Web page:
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Regulatory and Medical Writing, A Consultant’s Perspective – Part 1 – Introduction

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Betty Cory

Author: Betty Cory, President

Regxia Inc.


I have been involved in Regulatory consulting for over 35 years and this has afforded me the opportunity to hone my own medical writing skills and to examine that of many others.  I have learned through trial and error that attention to more than just the words on the page can bring about success in the form of early approvals but also in a broader scope for the promotion of health care products.  I have also learned to appreciate my reader – the government agency reviewers – and to consider their environment and culture when preparing reports.  This, in my mind, is the most important lesson in this field.


In today’s highly competitive pharmaceutical business, new drugs must be approved rapidly by the regulatory authorities and marketed effectively.  As a consequence, drug development must be focused and efficient. Marketing strategy and promotional materials must be in place at an early stage.  This is where a medical writer can be either invaluable or worthless. 


Protocols, Patient information leaflets, clinical study reports, efficacy and safety summaries, clinical expert reports, product monographs, safety updates, investigator’s brochures, advertising copy – all of these require the careful attention and effective presentation of a medical writer. 


This quote from the Journal, Ecology, in their Instructions to Authors, 1964, says it all:


“Write with precision, clarity and economy.  Every sentence should convey the exact truth as simply as possible.”


Medical research demands precision – that we know.  Medical writing must reflect that precision but with clarity.  Glancing at almost any scientific journal will reveal that this ideal is often not attained.  One of the most common criticisms is ‘obscurity’ or ‘elitism’ – albeit most commonly levied by non-scientists.  Unfortunately, the audience for medical writing and regulatory writing specifically, is made up of all genre’s and all must be able to grasp the meaning quickly and, as intended.


The sad fact is that many scientists and medical professionals are not able to express their hypotheses and conclusions clearly and simply – most probably because of their intimacy with the work itself.  Fortunately, much of the confusion can be eliminated if writing is considered a part of the process.  As much effort and consideration should be given to the organization of the paper as was given to the execution of the study and the writer should seek clear and crisp sentences, not cluttered with excess verbiage.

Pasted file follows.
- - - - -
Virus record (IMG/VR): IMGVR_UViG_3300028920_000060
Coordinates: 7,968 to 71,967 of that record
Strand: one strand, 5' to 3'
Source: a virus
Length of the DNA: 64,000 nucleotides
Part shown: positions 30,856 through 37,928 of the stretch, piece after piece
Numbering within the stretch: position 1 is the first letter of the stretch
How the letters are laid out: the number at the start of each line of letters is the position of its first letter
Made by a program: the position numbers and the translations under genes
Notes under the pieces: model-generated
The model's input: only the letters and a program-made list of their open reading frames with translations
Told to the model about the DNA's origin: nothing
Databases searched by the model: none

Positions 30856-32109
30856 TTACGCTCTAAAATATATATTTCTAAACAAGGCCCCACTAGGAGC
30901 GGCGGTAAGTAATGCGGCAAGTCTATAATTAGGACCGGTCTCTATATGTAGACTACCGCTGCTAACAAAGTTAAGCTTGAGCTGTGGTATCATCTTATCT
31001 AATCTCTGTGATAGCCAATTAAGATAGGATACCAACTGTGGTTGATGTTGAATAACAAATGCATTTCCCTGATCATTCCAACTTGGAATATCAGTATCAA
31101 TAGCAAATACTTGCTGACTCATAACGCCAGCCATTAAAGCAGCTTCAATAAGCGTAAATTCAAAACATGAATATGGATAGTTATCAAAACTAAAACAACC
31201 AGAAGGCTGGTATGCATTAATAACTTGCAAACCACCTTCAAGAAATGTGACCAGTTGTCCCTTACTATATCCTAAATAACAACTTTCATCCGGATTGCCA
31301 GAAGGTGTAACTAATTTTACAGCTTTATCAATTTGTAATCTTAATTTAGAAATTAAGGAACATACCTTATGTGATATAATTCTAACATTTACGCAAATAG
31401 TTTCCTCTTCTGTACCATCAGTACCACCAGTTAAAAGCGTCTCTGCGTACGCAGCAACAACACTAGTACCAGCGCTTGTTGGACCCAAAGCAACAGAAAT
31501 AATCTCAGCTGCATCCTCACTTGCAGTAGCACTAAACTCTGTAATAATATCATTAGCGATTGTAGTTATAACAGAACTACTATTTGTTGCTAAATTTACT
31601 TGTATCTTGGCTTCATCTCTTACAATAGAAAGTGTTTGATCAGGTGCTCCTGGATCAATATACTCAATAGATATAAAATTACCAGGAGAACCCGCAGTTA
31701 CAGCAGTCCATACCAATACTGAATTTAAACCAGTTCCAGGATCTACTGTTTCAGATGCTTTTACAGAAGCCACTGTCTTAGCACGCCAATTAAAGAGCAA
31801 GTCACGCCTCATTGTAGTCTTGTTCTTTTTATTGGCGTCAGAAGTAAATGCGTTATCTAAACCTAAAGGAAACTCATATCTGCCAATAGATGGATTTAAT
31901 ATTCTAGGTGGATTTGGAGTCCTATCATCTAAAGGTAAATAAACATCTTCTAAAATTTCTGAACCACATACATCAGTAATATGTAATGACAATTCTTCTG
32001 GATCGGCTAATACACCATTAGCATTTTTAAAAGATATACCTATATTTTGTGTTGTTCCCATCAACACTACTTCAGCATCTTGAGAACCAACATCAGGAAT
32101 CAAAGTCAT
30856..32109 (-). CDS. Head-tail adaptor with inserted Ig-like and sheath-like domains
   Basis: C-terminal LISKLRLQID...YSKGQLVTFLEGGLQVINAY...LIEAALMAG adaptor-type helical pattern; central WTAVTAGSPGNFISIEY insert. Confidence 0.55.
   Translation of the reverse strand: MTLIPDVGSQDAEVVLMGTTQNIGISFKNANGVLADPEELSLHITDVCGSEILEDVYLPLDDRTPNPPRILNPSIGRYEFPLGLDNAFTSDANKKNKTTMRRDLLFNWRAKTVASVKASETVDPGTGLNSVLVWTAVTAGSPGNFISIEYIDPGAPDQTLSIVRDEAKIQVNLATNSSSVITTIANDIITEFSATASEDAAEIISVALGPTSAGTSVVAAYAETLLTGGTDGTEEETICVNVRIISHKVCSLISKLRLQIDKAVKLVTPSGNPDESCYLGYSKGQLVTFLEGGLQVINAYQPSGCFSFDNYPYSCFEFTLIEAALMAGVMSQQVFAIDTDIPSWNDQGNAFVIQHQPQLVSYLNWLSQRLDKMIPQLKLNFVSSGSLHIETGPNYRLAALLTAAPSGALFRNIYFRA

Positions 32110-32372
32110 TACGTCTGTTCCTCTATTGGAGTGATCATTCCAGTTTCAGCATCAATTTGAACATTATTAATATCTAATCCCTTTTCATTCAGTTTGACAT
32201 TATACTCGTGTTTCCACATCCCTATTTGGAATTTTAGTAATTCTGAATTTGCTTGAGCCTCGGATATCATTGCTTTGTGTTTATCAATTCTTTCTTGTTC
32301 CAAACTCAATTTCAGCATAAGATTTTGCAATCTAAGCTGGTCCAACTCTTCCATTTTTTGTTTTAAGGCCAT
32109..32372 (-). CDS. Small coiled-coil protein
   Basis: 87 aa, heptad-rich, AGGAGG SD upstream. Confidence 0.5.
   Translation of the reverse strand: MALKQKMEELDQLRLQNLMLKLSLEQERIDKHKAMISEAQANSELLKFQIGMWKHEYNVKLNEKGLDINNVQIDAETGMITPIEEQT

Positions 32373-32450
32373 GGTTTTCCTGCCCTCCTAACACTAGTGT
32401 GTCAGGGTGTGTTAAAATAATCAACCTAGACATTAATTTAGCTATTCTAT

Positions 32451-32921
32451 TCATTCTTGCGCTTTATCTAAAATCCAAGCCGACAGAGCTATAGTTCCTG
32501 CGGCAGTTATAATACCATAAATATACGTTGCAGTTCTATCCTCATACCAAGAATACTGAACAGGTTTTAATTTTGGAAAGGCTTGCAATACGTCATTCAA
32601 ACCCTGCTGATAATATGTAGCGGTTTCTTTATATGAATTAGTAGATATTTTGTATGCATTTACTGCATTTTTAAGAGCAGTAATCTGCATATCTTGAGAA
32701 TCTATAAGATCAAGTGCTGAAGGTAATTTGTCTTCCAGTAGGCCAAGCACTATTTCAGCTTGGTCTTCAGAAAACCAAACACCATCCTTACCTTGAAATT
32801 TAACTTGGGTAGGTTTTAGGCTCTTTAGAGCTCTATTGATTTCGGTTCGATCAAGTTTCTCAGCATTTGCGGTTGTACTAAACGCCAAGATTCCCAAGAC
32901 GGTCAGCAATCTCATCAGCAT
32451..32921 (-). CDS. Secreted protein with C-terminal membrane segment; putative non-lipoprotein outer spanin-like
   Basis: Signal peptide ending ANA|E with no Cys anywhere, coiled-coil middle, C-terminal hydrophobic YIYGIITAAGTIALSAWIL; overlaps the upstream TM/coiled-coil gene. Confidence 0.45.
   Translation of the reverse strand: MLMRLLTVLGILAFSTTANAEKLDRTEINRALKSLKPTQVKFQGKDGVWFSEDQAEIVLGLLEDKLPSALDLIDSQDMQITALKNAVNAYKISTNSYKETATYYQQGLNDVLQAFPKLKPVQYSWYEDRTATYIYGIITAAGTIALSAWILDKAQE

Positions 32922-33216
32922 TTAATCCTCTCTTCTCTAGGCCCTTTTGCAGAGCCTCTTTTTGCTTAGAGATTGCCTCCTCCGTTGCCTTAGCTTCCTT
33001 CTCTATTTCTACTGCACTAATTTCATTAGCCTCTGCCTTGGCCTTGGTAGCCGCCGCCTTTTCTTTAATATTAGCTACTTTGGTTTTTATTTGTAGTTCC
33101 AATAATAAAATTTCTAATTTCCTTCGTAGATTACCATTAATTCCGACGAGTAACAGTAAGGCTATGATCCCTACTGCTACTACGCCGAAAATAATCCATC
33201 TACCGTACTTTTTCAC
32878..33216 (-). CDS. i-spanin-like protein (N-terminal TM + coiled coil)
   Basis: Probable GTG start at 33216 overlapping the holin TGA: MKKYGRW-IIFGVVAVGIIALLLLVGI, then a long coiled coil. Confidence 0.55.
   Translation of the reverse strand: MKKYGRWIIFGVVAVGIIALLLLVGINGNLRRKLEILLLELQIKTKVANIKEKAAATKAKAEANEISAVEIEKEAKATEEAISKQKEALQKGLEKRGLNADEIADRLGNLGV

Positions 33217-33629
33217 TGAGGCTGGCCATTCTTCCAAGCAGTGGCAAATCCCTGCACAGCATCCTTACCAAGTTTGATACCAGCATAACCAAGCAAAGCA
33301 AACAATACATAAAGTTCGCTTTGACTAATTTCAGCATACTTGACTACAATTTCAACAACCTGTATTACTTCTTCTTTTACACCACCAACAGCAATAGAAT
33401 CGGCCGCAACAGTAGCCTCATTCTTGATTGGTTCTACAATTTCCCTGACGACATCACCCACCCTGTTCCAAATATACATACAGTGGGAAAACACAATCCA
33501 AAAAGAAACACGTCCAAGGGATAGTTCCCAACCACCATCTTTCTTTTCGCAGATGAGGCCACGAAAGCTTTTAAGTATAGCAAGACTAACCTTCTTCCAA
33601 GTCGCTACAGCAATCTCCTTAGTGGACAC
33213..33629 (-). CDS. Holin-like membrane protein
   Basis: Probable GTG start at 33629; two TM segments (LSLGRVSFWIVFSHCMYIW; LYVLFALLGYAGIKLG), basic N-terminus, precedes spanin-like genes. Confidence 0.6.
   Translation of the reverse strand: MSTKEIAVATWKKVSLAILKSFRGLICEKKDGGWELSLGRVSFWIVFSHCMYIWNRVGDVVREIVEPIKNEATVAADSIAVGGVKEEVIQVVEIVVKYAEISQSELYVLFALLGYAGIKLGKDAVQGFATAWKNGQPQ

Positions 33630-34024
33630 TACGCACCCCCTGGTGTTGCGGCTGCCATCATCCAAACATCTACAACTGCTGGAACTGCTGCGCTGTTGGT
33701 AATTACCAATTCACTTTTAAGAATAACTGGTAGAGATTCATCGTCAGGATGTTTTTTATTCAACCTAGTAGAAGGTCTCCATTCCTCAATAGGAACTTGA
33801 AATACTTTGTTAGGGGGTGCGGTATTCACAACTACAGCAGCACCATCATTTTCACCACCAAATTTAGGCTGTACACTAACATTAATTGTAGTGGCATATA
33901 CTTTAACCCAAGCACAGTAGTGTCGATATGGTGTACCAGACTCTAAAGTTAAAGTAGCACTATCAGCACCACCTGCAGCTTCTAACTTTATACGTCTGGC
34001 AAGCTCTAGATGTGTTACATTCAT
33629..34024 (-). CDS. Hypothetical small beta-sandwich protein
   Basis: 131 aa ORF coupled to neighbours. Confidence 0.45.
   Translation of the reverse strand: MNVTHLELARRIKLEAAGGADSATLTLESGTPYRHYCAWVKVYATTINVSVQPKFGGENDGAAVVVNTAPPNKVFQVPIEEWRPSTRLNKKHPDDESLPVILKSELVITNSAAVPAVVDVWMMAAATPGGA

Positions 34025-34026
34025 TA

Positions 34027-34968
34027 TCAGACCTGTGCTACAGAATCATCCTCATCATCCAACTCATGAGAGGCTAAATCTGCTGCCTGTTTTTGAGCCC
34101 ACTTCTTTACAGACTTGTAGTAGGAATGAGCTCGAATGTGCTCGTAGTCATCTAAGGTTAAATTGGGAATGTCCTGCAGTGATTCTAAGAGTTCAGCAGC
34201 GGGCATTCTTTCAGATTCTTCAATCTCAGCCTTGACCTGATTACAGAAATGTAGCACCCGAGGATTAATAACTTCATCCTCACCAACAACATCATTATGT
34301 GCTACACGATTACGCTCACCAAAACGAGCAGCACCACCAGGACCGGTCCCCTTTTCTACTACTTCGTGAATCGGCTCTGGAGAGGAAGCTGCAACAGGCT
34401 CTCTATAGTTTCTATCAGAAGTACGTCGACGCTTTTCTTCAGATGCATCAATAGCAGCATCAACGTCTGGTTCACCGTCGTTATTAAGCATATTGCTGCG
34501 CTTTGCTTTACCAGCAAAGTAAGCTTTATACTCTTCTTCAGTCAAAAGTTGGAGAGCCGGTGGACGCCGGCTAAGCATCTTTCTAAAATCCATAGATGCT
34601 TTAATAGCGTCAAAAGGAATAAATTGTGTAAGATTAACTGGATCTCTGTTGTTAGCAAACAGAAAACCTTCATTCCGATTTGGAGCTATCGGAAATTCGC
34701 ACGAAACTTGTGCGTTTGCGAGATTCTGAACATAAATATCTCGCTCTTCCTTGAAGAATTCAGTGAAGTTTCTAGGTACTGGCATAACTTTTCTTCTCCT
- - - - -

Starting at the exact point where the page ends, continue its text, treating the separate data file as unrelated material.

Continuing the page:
In dollar terms – after all the pharmaceutical business is all about money – millions are spent to perform research and the publication is the distillate of that expensive work, all that will survive and communicate what was learned.  If the content is not clear the research will be lost and the money, wasted.


This article is about precision, clarity and economy.  The ideas are not new but, in my opinion, are valuable both in introduction and in review.  There are no rules to this work as format and style depend on the nature of the piece.  Simplified, there quite often is more than one “correct” way of doing something, the final choice depends upon your intention.  


Before you commit words to paper, you should understand the subject matter that you are trying to communicate.  In other words, don’t begin filling pages with sentences unless you have a general idea where those sentences are headed.  Even after you have that, you should not begin writing until you analyze your writing constraints, those aspects of the writing that you do not control.


In our field, those constraints are clearly ‘audience’ and ‘format’.  Another constraint, however, is mechanics, and that comprises grammar, punctuation and word usage.  Mechanics will trump and override the defined constraints if not given their due respect.


Over the next series of posts these topics will be expanded upon and ideas for improving your medical writing skills discussed.


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